My big blue truck rolls down the long gravel driveway. I neglected to ask what part of the farm they’ll be set up on but it wasn’t long until I heard the familiar rumble of the tractor’s diesel engine. Daniel and his son Matthew have been already been working for quite a while.

Daniel and Matthew working the cane mill.

 

 

Daniel’s father Wesley was a master farmer in my opinion. As I questioned Matthew about his renewed interest in making molasses I learned that my great uncle Wesley used to make 300 gallons of molasses per year and one year he produced 500 hundred gallons of the sweet treat. To put that in perspective, it takes about 10 gallons of Sorghum juice to make a gallon of molasses. Which means that he had to process about 3K gallons of raw product.

Gif depicting what processing 3000 gallons of Sorghum juice must have felt like.

 

In real life Daniel makes it look easy. That’s what I lifetime of experience does for you.

Matthew says that his interest in molasses was rekindled by stories of his grandmother’s molasses cookies. I remember those cookies. Every year at family reunion and again at Christmas. As I read Matthew’s answers to my questions I can smell and taste those sweet spices from my own childhood memories. Nothing from a factory could ever compare to food made with ingredients that was raised and processed on your own land.


A tractor load of Sorghum going through the mill.

Matthew became intrigued the process because his dad (Daniel) started raising sorghum to help suppliment the crop of another farm in the area. If the sorghum wasn’t needed then it could be fodder for the animals they raise. Even when they strip the leaves from the cane they’re fed to animals. Nothing goes to waste. Matthew and I both have concerns about how well most people in the world would survive if they had to go back to living off the land. It’s one thing to raise a few veggies in the garden but it’s another thing entirely to provide proper nutrition for your whole family plus the animals.


Daniel works steady feeding the mill and it wasn’t long before the wagon was empty. But we’re far from done.

Our ancestors were able to provide everything for themselves but they didn’t do it all by themselves. The comunity was extended family and no one branch could provide it all. One branch might specialize in sorghum, another might raise corn and still others would be good making clothes or welding equipment. The cane mill was built in a factory with cast iron parts but gear system that allows the tractor to power it was custom made.


A closeup shot of the linkage between the tractor and the mill. The running gears are mesmerizing to watch.

While they were working they told me that one molasses maker uses a similar mill but it’s powered by a horse walking in circles.

I asked Matthew if making the molasses made him feel closer to our Appalachian heritage. He says yes that it somewhat does.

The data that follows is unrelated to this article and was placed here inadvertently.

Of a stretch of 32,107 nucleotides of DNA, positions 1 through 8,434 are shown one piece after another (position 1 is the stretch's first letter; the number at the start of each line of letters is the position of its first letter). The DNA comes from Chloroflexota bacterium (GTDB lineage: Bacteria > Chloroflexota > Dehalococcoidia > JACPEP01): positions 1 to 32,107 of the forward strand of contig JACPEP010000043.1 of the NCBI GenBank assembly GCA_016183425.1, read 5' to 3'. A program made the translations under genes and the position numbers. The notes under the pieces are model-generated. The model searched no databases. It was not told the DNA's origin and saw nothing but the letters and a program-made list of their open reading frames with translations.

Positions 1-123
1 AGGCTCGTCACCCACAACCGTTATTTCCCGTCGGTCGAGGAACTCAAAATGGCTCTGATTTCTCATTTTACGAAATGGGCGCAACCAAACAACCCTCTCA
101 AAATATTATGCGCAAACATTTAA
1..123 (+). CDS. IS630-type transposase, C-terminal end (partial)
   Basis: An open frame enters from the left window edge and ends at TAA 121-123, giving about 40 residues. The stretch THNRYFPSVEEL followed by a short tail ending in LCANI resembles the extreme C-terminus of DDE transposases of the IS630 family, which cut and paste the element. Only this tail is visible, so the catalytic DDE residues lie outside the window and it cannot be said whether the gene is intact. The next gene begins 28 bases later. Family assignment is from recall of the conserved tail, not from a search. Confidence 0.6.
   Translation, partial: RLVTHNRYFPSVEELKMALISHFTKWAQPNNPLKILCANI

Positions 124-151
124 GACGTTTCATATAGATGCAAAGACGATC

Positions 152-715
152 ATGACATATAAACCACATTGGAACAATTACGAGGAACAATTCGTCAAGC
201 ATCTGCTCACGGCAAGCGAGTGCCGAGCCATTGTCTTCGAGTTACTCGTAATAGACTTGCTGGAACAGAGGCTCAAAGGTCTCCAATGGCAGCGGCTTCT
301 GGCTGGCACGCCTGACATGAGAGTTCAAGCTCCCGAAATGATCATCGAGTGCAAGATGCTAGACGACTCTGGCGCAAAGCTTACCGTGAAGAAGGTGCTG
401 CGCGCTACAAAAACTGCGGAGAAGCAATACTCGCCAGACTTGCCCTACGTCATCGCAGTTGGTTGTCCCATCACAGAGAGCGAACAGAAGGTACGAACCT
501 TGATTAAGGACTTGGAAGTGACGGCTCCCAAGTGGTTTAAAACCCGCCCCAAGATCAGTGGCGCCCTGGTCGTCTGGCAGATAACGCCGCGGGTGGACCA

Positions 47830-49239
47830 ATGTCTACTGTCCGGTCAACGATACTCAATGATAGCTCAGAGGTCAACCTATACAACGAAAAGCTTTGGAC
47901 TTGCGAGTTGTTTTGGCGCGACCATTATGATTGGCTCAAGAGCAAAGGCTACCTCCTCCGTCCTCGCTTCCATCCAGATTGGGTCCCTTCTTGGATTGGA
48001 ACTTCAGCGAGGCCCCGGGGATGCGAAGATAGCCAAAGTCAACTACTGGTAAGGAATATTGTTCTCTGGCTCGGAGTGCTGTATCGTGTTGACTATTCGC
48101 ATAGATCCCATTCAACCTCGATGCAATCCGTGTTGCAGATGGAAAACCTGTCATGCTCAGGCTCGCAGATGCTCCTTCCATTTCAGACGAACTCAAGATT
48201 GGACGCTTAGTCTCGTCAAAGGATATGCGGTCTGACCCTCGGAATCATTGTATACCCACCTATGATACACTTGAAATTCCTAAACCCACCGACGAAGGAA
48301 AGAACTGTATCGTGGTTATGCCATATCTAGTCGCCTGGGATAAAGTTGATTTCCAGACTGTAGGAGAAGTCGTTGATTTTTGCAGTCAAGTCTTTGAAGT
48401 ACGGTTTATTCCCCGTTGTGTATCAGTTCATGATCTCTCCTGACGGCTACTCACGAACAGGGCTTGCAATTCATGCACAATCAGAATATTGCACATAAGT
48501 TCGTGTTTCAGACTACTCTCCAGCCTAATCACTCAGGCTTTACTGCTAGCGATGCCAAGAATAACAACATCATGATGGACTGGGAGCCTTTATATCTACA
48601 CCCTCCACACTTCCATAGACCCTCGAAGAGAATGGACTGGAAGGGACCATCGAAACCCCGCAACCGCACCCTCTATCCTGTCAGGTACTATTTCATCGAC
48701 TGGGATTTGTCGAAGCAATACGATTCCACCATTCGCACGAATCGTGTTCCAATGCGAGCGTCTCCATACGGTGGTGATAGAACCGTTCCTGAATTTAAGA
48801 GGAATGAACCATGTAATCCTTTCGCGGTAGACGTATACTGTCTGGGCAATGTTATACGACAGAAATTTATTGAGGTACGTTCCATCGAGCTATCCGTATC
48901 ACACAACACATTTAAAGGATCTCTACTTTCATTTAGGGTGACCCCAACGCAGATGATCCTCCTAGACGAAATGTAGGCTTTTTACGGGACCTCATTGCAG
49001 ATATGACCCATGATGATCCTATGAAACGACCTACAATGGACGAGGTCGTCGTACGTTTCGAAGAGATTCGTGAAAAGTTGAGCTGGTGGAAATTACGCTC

The mill has only been set up for a couple of weeks but the father and son team has been working together for 40 plus years. They barely need to speak in order to coordinate the efforts. They’ve got most factories that worked in far outpaced in efficiency.


Sorghum juice flowing from the mill.

As the cane is crushed the juice drips from the 4 drums inside and runs down the spout into a large tub.


The first stage of filtering

The juice is first filtered through a burlap cloth. This takes out large pieces of crushed cane and catches most of the foam.

The fine pulp must also be removed.

 

 

The next filter is a fine mesh bag that takes out small pieces of pulp and more foam.

The evaporation pan has to be scrubbed before you can start cooking

 

The evaporation pan is an outside piece of equipment and has to kept with a coat of vegetable oil to prevent rust. The oil is scrubbed off before the cooking process can start.

Daniel lights the first fire to heat the water for scrubbing.

 

The water is heated up for scrubbing process.

Adding juice to the evaporation pan

 

Most people think that the raw juice is clear for some reason. The finished product is brown but the raw juice is green. There are still impurities in the mix that has to be removed.

A second fire is lit to evaporate the juice.

 

The second fire is lit. Fire is called a purifying element. The juice will be slowly simmered over the next several hours. This not only drives off the water but it also causes impurities to come out of suspension.

A handmade skimmer

 

The impurities form a film on the surface and handmade skimmers are used to remove it.

“If you don’t get all the green out it will taste green.”

“If you don’t get all the green out it will taste green.”

The skimming is labor intensive but it’s a necessary part of the process. Daniel never takes his eyes off of the evaporation pan as the juice simmers. His face is a portrait of concentration and discipline as he works. I made a comment about how important it is to keep the skimmer moving. He said that if you don’t get all the green out it will taste green. Earlier, another camera man was filming for local access T.V. and dipped a finger into some of residual juice that didn’t drain out of the first catch basin. He said that the unprocessed juice tasted like peas only sweet.

I wasn’t able to stay for the final product this time but I’ve eaten molasses that Daniel and his father made when I was a kid. It’s probably the best quality food around and certainly better than the corporate version found in the big box stores.

What’s more is knowing that Matthew is preserving a taste of my childhood and an important part of our Appalachian heritage.

Hello Friends and thank you for your support of my page. If you have enjoyed the photos or the writings please let me know by commenting and sharing my work on your social media. I also want to invite you to Follow Lloyds Lens Photography on Facebook

If you would like to Follow me on Facebook the web address is

https://www.facebook.com/aviewfromthelens/

If you’re enjoying my blog and don’t want to miss a post then you can sign up for email alerts on my website.

https://lloydslensphotographyllc.com/

Click here to visithttps://lloydslensphotographyllc.com/

Did you know that I also do portraits by appointment? If you’re interested in a portrait session either message me on Facebook or Use the Contact form. The YouTube link below takes you one of my slideshows.

https://youtu.be/FDcrY6w8oY8

Have you checked out the Zazzle Store?

I’m now using Zazzle to fulfil orders. What this means for you is a secure way to place an order, discount codes & a broader product selection! Simply message me on Facebook oruse the contact form on my websiteand tell me which image you want and I’ll reply with a direct link to where you can place the order.

Clicking on the photo takes you tohttps://www.zazzle.com/lloydslensphotos?rf=238248269630914251

Lastly, all of the photos and writings are my original work unless otherwise specified and are not to be copied or reproduced without expressed written permission from the photographer

Thank you again for your support of my page!